For issuers of debt (borrowers), interest rates are the cost to borrow funds; for buyers of debt (lenders), it is the rate of return they get for lending money.
After the 2008 financial crisis, central banks dropped interest rates to the lowest levels in recorded history. This was great for overleveraged entities that borrowed too much since they could now refinance their high debts at cheaper rates; however, for a large class of lenders—especially global pension funds—this made it nearly impossible to meet their rate of return requirements.
Martin Armstrong believes this is the next global crisis in the making, a topic that he's been regularly warning about at Armstrong Economics, and which he'll also be discussing at this year's World Economic Conference.
Here's what he told FS Insider listeners last week...
Pension Funds in the Crosshairs
The Federal Reserve and other central banks lowered rates to such dramatic levels after 2008 that we ended with the lowest levels in 5,000 years of recorded history.
Since then, the Fed now realizes that it needs to normalize not because the economy is heating up, Armstrong said, but for a very simple reason: pension funds are going to go bust.
“That's the next crisis,” he said. “You can see it coming. It’s like a train coming down the tracks.”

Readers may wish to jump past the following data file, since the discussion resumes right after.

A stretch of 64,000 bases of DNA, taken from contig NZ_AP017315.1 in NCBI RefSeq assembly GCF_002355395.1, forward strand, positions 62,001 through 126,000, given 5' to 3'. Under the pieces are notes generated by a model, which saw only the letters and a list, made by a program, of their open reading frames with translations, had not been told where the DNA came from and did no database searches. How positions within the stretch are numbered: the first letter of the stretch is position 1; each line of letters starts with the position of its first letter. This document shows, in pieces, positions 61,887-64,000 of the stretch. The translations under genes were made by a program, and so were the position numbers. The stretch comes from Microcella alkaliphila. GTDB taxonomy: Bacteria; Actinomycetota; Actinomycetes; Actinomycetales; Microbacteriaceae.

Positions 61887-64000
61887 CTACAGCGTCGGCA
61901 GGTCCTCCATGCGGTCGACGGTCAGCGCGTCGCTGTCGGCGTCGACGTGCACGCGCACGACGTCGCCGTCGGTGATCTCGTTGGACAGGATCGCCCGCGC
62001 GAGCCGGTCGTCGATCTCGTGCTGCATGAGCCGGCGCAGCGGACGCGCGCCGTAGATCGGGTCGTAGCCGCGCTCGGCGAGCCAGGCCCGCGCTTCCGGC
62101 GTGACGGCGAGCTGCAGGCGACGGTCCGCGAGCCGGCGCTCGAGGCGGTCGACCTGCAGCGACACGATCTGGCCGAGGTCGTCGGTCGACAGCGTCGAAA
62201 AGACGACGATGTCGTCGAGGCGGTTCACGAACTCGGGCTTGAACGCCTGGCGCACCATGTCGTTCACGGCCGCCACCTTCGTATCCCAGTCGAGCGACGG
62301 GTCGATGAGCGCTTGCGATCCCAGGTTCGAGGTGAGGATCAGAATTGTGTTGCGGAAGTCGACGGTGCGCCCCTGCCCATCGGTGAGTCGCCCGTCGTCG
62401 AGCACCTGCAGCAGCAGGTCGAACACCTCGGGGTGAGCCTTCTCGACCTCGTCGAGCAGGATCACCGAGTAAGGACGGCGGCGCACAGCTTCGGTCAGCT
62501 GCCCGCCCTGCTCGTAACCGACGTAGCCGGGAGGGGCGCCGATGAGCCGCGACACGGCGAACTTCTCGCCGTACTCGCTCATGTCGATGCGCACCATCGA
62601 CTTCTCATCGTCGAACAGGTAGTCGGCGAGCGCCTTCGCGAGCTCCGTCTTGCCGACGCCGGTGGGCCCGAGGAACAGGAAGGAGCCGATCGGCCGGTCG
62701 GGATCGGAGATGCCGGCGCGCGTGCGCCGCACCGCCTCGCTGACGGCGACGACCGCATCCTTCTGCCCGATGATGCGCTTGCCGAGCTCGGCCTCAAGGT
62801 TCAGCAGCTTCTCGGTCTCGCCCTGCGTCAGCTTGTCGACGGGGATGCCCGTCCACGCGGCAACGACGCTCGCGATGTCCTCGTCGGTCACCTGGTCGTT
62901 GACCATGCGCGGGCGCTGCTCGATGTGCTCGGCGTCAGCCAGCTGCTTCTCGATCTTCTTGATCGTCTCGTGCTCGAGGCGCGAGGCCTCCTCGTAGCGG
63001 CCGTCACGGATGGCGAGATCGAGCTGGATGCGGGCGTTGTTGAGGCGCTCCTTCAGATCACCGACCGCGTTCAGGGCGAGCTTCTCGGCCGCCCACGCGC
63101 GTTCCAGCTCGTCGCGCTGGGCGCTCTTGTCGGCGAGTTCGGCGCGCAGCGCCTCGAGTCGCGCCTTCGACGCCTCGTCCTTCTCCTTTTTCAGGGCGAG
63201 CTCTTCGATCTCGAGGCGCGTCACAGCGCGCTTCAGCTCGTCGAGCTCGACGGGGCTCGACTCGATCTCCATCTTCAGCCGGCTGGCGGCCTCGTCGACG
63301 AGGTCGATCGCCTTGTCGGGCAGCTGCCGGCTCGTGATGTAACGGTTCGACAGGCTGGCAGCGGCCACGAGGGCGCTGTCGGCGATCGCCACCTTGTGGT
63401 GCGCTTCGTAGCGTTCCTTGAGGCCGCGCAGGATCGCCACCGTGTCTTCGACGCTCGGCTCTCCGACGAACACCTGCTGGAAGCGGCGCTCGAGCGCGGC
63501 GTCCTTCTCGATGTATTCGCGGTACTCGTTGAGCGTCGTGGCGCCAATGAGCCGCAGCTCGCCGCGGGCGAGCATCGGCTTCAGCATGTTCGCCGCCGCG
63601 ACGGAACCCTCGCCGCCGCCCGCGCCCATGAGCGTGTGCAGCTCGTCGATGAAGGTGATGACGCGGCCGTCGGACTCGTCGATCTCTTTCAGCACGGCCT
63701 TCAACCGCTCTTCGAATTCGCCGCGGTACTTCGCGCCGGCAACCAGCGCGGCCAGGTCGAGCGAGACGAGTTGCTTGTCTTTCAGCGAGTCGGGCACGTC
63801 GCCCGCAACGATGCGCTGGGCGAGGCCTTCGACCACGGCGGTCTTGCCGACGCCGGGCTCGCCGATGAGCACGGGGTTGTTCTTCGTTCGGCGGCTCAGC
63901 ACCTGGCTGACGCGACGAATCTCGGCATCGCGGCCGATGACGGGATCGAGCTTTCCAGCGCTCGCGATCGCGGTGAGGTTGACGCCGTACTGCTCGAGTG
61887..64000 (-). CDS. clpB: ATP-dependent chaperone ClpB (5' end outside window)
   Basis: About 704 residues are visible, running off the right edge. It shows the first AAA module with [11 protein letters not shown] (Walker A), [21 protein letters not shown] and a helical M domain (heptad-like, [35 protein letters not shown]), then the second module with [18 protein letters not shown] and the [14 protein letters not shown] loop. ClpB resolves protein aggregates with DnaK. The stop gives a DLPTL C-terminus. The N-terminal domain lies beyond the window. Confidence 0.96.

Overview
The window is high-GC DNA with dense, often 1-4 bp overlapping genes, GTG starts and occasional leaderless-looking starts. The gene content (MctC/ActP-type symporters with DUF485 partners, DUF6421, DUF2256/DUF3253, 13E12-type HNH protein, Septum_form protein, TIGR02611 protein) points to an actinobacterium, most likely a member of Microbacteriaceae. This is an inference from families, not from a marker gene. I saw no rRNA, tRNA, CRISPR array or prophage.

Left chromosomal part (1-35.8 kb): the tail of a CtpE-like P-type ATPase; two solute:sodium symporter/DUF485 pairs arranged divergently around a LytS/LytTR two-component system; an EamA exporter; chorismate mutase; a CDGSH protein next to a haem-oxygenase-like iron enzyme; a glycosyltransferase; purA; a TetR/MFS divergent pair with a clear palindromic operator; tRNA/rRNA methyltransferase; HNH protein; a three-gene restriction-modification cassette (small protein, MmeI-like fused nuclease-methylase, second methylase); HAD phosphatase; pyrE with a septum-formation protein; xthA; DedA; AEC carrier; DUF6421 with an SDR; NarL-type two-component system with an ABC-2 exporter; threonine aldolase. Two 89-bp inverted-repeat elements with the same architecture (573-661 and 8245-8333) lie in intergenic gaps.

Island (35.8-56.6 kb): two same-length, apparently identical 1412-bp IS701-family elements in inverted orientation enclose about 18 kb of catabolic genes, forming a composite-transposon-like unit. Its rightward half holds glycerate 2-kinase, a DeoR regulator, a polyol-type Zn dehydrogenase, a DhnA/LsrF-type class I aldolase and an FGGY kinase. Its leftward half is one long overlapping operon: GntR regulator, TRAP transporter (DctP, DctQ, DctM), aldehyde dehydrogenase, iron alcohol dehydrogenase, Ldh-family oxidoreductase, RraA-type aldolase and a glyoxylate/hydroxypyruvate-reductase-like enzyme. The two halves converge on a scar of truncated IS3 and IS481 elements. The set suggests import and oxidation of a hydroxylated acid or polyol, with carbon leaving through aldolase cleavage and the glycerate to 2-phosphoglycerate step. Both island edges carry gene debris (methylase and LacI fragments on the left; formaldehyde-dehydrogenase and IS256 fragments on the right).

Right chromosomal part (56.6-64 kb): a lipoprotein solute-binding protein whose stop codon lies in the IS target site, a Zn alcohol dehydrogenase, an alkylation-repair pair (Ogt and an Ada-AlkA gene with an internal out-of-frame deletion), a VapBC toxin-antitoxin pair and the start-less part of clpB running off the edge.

Pension funds generally need 7 to 8 percent returns to break even, and buying 10-year bond at 3 percent means they're locking in a guaranteed loss. Going forward, these losses will continue to grow and eventually lead to some form of a bailout.
401K Confiscation Possible
One possible “solution” that may be sought out in the years ahead, Martin told listeners, is to subsidize state pensions with private 401Ks.
In California, CalPERS is hemorrhaging money and may not be solvent indefinitely. California's government is talking about raising taxes to bail out the state pension system, and effectively requiring private 401Ks to be turned over for administration by CalPERS.
The other possibility is that politicians might try to mandate that pensions buy government securities.
“If they lost money managing the state employee pension funds, what are they going to do with everybody else’s? They’re just going to take money from the private side to pay off the public side.”